Question

Shasta Hills, a winery in British Columbia, manufactures a premium white cabernet and sells primarily to distributors. Wine is sold in cases of one dozen bottles. In the year ended December 31, 2013, Shasta Hills sold 242,400 cases at an average selling price of $112.80 per case. The following additional data are for Shasta Hills for the year ended December 31, 2013 (assume constant unit costs and no price, rate, or efficiency variances):
Beginning inventory, January 1, 2013 ........ 32,600 cases
Ending inventory, December 31, 2013 ........ 24,800 cases
Fixed manufacturing overhead ........... $4,504,320
Fixed operating costs ............... $7,882,560
Variable costs per case:
Direct materials
Grapes .................... $19.20 per case
Bottles, corks, and crates ............. $12.00 per case
Direct labour
Bottling .................... $7.20 per case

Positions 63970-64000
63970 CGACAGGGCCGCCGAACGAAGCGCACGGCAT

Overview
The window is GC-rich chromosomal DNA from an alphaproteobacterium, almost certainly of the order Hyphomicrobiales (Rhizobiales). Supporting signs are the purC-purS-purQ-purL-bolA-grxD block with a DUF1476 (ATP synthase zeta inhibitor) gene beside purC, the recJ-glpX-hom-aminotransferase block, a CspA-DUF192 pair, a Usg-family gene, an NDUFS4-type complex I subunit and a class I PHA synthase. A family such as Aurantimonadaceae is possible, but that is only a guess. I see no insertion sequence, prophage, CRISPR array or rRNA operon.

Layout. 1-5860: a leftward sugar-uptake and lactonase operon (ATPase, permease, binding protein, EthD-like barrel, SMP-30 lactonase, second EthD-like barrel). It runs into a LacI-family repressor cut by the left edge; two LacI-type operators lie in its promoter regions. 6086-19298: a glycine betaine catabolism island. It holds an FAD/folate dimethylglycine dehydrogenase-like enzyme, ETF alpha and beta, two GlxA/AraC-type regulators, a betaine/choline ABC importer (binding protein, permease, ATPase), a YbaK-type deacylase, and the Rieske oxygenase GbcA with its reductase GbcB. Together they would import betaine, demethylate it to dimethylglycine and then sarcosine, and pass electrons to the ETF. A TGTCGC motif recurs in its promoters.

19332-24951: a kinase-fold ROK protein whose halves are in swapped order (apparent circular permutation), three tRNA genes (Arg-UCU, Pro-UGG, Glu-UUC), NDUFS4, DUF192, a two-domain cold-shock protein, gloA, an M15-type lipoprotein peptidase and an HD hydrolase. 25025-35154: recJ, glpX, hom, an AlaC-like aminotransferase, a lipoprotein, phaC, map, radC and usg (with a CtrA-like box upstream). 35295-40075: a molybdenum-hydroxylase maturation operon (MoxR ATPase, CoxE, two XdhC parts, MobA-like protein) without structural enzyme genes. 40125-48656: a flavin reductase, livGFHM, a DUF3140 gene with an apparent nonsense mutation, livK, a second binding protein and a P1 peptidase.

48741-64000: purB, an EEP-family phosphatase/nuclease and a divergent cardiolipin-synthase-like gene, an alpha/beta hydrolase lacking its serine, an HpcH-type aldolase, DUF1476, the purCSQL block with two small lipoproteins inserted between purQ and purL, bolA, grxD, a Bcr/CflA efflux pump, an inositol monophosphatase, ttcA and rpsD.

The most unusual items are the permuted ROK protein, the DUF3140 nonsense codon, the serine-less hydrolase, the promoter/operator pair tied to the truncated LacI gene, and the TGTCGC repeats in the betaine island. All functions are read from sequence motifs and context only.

Winemaking ................. $16.80 per case
Aging .................... $2.40 per case
On December 31, 2013, the unit costs per case for closing inventory are $55.20 for variable costing and $73.20 for absorption costing.
REQUIRED
1. Calculate cases of production for Shasta Hills in 2013.
2. Find the breakeven point (number of cases) in 2013:
a. Under variable costing.
b. Under absorption costing.
3. Grape prices are expected to increase 25% in 2014. Assuming all other data remain constant, what is the minimum number of cases Shasta Hills must sell in 2014 to break even? Calculate the breakeven point:
a. Under variable costing.
b. Under absorption costing.
4. Assume the owners of Shasta Hills want to increase 2014 operating income 10% over 2013 levels. Using the same data as in requirement 3, recalculate the target quantity of cases under variable and absorption costing. Use approximation method re absorption costing.


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  • CreatedJuly 31, 2015
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